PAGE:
It's been about a year since I switched my main bank accounts from the one that everyone and their mother uses (Bank of America) to PNC.  Part of the reason for this is PNC's Virtual Wallet product.  It basically involves giving you 3 accounts: one for everyday spending (Spend), one for short-term saving (Reserve), and one for long-term saving with a "high" interest rate (Growth).  And they have a novel UI (centered around a calendar view and a "Money Bar") for presenting your account status.  That's about as much selling of it as I'm going to do here - see if you would like to find out more.  I will note that their system can be a bit buggy at times, especially when new features are released, and they seem to be down for maintenance a bit more than I would like.  But overall I'm quite pleased with their services.

Anyway, Virtual Wallet has had an iPhone app for a while now, and it's been making my Nexus S jealous.  There has been a PNC app in the Android Market, but it is (to be frank) pretty crappy - it is little more than a bookmark to their mobile site, which has no VW-specific functionality.  The VW iPhone app gives you the Calendar, Money Bar, and (most impressively) remote mobile deposits - the ability to deposit checks by taking a picture with your phone.  Chase was the first bank I was aware of to offer this last bit of functionality, and from what I understand Bank of America has plans to do so as well in the near future (if they don't already).

The Virtual Wallet Android app was released two weeks ago, with a feature set to match its iOS counterpart.  Everything advertised seems to be there, but I have not yet had a chance to actually perform a mobile deposit - I have not received any checks recently.  Normally I don't like receiving checks, as depositing them requires making a trip to the bank (though the BoA ATMs with automatic no-envelope check processing are pretty slick), but I'm kind of itching to try out this feature.  I'm still a proponent of all-electronic finances, though, so I'm glad to see Virtual Wallet offer PopMoney integration (though not in the mobile version).  And in a similar vein, the arrival of Google Wallet  is also a welcome event (though it is, unfortunately, only offered for Sprint's Nexus S 4G, even though my Nexus S has the required NFC capabilities).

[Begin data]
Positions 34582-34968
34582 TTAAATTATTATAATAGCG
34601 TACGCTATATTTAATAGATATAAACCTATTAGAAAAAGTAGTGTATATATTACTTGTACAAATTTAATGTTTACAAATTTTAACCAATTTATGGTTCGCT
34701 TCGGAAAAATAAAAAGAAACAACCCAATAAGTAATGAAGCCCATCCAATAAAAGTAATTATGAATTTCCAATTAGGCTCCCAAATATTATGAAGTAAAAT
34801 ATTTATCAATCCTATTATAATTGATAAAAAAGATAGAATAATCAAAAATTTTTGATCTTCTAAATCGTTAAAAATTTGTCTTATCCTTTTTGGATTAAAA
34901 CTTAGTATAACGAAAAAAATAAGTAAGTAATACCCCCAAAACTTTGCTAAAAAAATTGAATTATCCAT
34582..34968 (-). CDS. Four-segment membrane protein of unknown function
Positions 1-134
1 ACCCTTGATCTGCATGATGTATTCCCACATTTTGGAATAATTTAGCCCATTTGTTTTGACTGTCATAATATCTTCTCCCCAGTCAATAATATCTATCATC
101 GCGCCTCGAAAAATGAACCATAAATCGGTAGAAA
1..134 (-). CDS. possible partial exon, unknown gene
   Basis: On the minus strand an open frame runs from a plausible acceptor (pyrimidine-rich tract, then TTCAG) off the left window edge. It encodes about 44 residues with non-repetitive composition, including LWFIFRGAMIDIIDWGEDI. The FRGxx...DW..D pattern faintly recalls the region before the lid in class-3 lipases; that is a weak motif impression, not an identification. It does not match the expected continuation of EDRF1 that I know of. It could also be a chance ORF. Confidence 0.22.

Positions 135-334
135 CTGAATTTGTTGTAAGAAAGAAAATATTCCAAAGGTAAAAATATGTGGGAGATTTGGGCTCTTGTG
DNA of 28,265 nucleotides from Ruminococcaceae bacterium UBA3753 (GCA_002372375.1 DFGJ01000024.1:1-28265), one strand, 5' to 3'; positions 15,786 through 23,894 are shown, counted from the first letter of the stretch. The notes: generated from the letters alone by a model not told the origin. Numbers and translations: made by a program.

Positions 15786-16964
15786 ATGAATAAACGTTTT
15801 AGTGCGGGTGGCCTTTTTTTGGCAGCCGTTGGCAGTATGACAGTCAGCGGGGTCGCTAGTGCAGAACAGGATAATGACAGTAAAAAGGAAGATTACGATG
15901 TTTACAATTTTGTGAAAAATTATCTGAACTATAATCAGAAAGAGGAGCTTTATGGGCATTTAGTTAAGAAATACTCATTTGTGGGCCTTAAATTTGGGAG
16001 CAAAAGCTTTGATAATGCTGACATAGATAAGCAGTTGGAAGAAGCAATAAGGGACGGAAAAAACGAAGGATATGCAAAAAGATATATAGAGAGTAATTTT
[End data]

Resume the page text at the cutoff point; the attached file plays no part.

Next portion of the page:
But back to the Virtual Wallet Android app...which is not without it's minor flaws.  My main gripe is having to perform a full sign-in (i.e., typing in my user ID and password) each time I use the app.  It would be nice if I only had to sign in once, and then each subsequent time only had to enter in a PIN unless I performed a manual log-out.  Other than that, though, it seems to work pretty well.  Maybe I'll go write myself a check from my BoA account...just to give the app the full once-over...